The self-custodial model of cryptocurrencies, while radical and enticing, has proved to be disastrous for people who don’t take the time to understand the nuances of the process. In an interview with CNBC, August 18, 2019, Coinbase Chief Information Security Officer (CISO), Phillip Martin, discusses the challenges to securely storing cryptocurrency.
Educating New Customers
Breaking down the rudimentary aspects of cryptocurrency security is extremely difficult, even to those who work in the financial industry.
In the banking system, encryption is limited to two uses: securing personal data of customers and ensuring there are no leaks from the bank’s website. In contrast, cryptocurrencies utilize complex cryptography in every stage of their movement, even when they are held idle.
The consequences of losing your private keys are far more dire than some amount of personal data leaking. Unlike centralized systems, decentralized protocols do not have a backdoor that allows an all-powerful entity to claim keys; once you lose your keys, you’ve lost your funds.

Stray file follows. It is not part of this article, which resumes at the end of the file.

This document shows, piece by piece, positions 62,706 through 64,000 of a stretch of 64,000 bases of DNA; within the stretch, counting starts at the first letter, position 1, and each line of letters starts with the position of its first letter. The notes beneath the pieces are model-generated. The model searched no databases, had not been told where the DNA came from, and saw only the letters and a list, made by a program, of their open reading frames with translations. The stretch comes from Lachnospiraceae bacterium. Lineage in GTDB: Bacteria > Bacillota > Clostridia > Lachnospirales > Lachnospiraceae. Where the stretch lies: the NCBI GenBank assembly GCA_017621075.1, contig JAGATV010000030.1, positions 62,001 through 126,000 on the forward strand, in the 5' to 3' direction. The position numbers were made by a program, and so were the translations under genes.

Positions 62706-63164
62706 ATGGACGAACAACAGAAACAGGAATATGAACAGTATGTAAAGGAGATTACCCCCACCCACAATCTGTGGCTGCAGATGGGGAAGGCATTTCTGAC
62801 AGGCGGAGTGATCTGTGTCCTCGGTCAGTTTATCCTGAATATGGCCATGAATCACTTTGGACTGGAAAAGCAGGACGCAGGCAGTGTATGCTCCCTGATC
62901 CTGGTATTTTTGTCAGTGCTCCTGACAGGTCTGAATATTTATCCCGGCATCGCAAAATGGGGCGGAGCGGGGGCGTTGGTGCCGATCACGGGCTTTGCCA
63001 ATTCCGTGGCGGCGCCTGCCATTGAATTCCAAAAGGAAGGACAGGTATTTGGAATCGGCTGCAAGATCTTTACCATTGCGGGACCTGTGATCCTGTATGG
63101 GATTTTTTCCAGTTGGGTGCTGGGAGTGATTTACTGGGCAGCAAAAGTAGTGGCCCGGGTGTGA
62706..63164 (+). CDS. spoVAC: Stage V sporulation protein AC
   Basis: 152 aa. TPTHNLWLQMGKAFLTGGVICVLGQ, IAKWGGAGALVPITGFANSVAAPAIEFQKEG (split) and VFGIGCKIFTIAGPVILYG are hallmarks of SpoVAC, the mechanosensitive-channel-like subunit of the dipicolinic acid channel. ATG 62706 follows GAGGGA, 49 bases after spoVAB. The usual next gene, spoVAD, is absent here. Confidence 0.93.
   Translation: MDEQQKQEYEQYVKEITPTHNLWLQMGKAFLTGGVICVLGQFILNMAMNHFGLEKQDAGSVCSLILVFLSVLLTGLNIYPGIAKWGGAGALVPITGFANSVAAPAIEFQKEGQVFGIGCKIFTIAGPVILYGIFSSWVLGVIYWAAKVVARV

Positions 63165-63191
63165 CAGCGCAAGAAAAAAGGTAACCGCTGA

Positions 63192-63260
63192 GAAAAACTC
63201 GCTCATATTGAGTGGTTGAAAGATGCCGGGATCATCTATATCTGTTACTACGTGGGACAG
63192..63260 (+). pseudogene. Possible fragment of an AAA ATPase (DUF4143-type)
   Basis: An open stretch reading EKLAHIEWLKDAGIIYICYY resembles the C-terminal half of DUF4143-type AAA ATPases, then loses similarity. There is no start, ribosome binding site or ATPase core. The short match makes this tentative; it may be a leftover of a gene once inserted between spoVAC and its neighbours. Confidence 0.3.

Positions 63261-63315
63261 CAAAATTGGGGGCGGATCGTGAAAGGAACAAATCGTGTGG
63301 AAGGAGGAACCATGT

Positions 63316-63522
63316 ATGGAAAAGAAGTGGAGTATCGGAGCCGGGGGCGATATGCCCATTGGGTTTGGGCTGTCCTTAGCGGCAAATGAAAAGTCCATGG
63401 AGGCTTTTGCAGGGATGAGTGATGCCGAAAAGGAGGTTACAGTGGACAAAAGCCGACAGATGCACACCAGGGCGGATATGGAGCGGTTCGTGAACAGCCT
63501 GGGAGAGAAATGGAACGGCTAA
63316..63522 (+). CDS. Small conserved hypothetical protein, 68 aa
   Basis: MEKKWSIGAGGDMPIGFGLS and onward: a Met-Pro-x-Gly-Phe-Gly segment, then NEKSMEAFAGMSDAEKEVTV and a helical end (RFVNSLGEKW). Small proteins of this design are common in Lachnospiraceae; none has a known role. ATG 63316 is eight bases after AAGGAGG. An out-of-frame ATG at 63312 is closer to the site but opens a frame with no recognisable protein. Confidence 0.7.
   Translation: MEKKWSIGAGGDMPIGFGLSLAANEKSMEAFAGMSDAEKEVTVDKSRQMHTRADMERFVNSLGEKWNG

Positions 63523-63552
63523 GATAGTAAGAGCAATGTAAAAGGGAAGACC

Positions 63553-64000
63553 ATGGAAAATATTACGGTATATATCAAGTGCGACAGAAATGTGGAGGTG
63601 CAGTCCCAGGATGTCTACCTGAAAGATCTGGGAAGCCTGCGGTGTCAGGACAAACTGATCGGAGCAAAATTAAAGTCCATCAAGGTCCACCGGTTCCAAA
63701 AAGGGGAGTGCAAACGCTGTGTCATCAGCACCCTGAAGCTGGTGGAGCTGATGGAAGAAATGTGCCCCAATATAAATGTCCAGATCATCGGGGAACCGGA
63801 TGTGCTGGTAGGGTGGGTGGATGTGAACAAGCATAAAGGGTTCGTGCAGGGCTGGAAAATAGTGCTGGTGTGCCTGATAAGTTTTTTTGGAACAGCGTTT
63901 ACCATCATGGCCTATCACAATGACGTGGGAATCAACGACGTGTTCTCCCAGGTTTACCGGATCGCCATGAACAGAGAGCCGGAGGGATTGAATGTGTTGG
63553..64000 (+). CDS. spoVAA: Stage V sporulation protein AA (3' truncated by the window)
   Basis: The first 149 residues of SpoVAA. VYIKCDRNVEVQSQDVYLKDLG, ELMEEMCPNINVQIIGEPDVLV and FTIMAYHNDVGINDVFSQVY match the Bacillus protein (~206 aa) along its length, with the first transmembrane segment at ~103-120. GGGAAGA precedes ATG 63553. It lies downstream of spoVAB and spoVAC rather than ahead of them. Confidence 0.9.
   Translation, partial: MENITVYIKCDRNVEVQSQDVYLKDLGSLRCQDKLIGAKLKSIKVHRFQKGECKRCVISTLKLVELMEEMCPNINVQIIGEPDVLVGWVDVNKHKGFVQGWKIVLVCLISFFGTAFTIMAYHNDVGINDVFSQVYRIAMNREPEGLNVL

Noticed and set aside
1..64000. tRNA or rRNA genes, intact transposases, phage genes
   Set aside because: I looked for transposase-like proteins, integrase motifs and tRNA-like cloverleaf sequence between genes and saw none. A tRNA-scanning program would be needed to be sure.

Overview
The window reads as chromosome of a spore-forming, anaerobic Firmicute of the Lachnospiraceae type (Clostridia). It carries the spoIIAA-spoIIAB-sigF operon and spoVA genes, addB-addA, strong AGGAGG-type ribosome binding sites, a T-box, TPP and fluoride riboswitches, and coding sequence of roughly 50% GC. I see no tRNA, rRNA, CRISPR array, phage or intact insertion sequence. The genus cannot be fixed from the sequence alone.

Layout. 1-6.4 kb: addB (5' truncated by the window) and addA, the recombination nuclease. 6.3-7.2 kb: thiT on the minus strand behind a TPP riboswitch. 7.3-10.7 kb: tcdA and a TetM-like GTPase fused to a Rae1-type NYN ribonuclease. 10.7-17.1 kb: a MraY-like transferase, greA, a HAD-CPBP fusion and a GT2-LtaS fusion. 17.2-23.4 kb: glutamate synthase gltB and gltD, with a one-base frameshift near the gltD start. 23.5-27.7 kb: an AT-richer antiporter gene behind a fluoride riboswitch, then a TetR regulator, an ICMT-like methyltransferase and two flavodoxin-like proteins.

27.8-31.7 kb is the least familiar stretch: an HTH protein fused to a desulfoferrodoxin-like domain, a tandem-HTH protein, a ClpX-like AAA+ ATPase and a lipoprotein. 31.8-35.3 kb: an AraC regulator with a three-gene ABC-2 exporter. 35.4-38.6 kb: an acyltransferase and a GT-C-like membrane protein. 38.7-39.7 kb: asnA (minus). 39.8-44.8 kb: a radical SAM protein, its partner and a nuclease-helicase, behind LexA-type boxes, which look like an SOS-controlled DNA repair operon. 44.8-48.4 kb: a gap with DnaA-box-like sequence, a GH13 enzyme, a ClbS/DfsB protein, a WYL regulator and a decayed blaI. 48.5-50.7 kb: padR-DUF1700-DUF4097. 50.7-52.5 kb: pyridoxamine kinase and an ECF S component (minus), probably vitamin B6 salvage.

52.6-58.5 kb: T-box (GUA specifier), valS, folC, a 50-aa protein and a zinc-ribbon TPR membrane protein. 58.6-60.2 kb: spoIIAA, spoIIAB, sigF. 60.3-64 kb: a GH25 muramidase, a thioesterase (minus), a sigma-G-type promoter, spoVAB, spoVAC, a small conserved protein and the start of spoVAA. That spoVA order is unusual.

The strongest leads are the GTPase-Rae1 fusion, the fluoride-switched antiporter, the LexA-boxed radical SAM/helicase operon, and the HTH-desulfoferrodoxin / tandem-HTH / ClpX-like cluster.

Adhering to regulations involving KYC and AML assures new investors that there is a high degree of integrity in this space and that it isn’t just used for illicit activities. Many customers are also waking up to the economic reality that cryptocurrencies – while pseudonymous – are incredibly transparent, unlike cash notes with have no scope for traceability.
Martin, in stark contrast to his industry peers, believes the biggest hindrance for adoption is that the American financial system is quite efficient and easy to use. He further adds that convincing customers to move from these easy to use services to self secured cryptocurrency may be a goliath task.
Cross-Border Utility Still the Killer Feature
Bitcoin’s ability to seamlessly transfer value from one end of the Earth to another is by far its most useful value proposition. Connecting to the Bitcoin network with a full node just requires a user to download the client and the blockchain history.
Martin believes the utility of cryptocurrencies to send money to developing nations where there are no Western Union/MoneyGram services, or when this service is too cost-intensive to be reasonable is a supreme feature of global decentralization.